“If they do it right, community newspapers will continue to hold a natural advantage in their markets and can reach their audiences in print, on the Web, through mobile and other digital devices,” Lynn wrote, “making them stronger than ever and the glue that binds communities together. ...
“Now that's a business, as Jeff and Warren must also be thinking, with a promising future.”
Having investors' ear
Lou Simpson, who retired in 2010 as investment manager for Berkshire's Geico auto insurance division, now manages SQ Advisors LLC of Naples, Fla., holding 15 stocks valued at $1.69 billion, GuruFocus.com and Forbes magazine reported.
Investors pay attention to Simpson's investments because of his success under Buffett.
Simpson's top five holdings, value and percent of SQ's portfolio: Berkshire, $176.9 million, 10.5 percent; DirecTV, $176.6 million, 10.4 percent; TE Connectivity Ltd., $158.6 million, 9.4 percent; Charles Schwab Corp., $155.1 million, 9.2 percent; Oracle Corp., $154.9 million, 9.2 percent.
Stonewall Insurance Co. of Omaha, an affiliate of Berkshire's National Indemnity Co., is running off its business of insuring propeller-powered pleasure aircraft because of below-expectation results, rating agency A.M. Best Co. said.
That means the company isn't writing new coverage but is paying off claims from existing policies until they expire.
Best said it was affirming Stonewall's high financial strength and credit ratings with a stable outlook.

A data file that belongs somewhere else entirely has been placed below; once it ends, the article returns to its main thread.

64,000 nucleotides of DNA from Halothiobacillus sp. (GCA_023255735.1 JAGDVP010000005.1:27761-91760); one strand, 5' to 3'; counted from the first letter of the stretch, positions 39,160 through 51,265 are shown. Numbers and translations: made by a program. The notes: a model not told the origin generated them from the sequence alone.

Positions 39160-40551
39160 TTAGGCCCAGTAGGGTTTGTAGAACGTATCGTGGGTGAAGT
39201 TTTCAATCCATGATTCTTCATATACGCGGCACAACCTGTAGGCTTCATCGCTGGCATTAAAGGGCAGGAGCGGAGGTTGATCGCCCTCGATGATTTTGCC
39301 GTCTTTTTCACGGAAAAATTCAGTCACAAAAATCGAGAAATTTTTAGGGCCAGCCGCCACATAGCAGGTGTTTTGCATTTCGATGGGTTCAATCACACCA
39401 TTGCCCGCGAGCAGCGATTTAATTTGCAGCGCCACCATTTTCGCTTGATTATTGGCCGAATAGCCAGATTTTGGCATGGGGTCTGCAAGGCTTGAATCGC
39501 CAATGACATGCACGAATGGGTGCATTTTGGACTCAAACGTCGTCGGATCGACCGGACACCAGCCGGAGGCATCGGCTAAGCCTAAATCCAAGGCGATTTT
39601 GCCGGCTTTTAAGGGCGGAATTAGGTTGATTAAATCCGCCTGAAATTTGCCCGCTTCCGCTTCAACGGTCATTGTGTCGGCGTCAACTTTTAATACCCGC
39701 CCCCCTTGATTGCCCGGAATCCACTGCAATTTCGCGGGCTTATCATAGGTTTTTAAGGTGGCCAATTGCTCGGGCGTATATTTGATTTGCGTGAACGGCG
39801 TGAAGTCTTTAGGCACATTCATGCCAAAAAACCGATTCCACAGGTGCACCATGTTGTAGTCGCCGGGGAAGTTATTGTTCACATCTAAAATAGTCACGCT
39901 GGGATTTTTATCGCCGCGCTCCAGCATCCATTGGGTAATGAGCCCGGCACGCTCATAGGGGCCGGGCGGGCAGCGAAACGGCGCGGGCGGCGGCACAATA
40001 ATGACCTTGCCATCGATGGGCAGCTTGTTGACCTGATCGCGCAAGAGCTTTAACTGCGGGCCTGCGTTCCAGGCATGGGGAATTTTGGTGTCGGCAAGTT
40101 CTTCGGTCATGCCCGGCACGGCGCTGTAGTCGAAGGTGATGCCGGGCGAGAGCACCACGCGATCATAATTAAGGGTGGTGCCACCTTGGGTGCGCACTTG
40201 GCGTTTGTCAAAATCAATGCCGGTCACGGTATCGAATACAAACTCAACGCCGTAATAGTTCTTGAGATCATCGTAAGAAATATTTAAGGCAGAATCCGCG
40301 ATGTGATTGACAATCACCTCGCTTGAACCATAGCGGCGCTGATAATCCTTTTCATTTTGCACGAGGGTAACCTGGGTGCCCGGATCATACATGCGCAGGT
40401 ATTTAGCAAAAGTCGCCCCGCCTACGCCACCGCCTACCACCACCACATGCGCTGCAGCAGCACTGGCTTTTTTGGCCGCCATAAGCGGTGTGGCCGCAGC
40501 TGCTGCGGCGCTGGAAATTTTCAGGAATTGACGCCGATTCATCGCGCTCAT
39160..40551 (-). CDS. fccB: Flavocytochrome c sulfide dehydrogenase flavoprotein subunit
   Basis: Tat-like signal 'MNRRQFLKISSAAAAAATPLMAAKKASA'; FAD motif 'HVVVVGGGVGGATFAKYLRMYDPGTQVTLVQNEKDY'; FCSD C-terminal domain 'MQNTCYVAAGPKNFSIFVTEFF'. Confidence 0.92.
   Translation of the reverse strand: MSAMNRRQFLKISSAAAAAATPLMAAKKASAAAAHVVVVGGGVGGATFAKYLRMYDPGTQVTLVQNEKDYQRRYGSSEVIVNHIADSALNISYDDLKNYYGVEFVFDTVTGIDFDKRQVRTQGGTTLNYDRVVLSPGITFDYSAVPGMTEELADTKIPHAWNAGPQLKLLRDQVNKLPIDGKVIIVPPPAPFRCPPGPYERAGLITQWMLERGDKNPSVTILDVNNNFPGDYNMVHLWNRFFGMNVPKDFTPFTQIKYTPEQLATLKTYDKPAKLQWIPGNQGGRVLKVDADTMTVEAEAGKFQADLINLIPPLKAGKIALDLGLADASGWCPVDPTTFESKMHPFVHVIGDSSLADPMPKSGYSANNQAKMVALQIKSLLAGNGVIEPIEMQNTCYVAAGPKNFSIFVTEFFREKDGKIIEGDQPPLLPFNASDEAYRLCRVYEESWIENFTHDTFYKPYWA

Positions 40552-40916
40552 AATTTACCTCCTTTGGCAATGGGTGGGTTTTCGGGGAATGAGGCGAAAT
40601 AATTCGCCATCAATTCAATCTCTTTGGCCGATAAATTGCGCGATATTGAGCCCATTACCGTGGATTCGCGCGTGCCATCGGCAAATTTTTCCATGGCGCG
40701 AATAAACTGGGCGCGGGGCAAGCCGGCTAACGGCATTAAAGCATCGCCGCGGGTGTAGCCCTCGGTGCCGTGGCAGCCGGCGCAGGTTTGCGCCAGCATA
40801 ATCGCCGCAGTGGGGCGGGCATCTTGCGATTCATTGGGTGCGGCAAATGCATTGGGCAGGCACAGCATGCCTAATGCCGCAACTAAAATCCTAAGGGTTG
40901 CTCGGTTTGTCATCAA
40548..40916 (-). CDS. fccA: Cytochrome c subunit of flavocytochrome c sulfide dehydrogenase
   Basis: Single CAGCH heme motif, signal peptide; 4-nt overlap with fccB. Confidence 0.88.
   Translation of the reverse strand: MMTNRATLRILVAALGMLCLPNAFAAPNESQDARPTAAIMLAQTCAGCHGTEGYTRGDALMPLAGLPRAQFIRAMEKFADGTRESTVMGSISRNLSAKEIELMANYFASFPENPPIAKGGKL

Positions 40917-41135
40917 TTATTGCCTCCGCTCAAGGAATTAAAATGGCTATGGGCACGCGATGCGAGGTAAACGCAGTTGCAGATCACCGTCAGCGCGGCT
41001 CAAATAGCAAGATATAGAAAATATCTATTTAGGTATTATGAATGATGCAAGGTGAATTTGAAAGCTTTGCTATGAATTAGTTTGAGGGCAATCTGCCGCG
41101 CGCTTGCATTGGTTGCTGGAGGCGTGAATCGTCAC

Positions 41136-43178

Stonewall also has insured asbestos and environmental exposures. National Indemnity has a reinsurance agreement to cover losses and uncollectible reinsurance, Best said.
Interest in Nasdaq?
Buffett might want to buy Nasdaq, Antoine Gara speculated on TheStreet.com, in light of its recent three-hour trading freeze and other struggles.
The article said Berkshire reportedly was a bidder for the New York Stock Exchange this year and that Buffett has invited calls for help when there is “panic in the markets.”
“Nasdaq, given its prominence as the exchange for Silicon Valley bellwethers, could be a way for Berkshire to bolster its investment in the technology sector without veering too far from its expertise. ...
“This year, the billionaire investor and his lieutenant Charlie Munger both sharply criticized the high-frequency trading that now dominates exchanges such as Nasdaq and is blamed for their recent bouts of instability. If Buffett is of the belief that stock markets need a cleansing, owning an exchange such as Nasdaq could be a way to do so.”
That other Warren
Buffett is back on eBay's auction block.
“Warren Buffett American magnate, investor and philanthropist PORTRAIT” says the item, with a suggested starting bid of $20.95. “Satisfaction guaranteed! We sell items at great prices.”
The portrait, reproduced here, shows some other Warren.
By the end of the week, there were zero bids.
The Omaha World-Herald Co. is owned by Berkshire Hathaway Inc.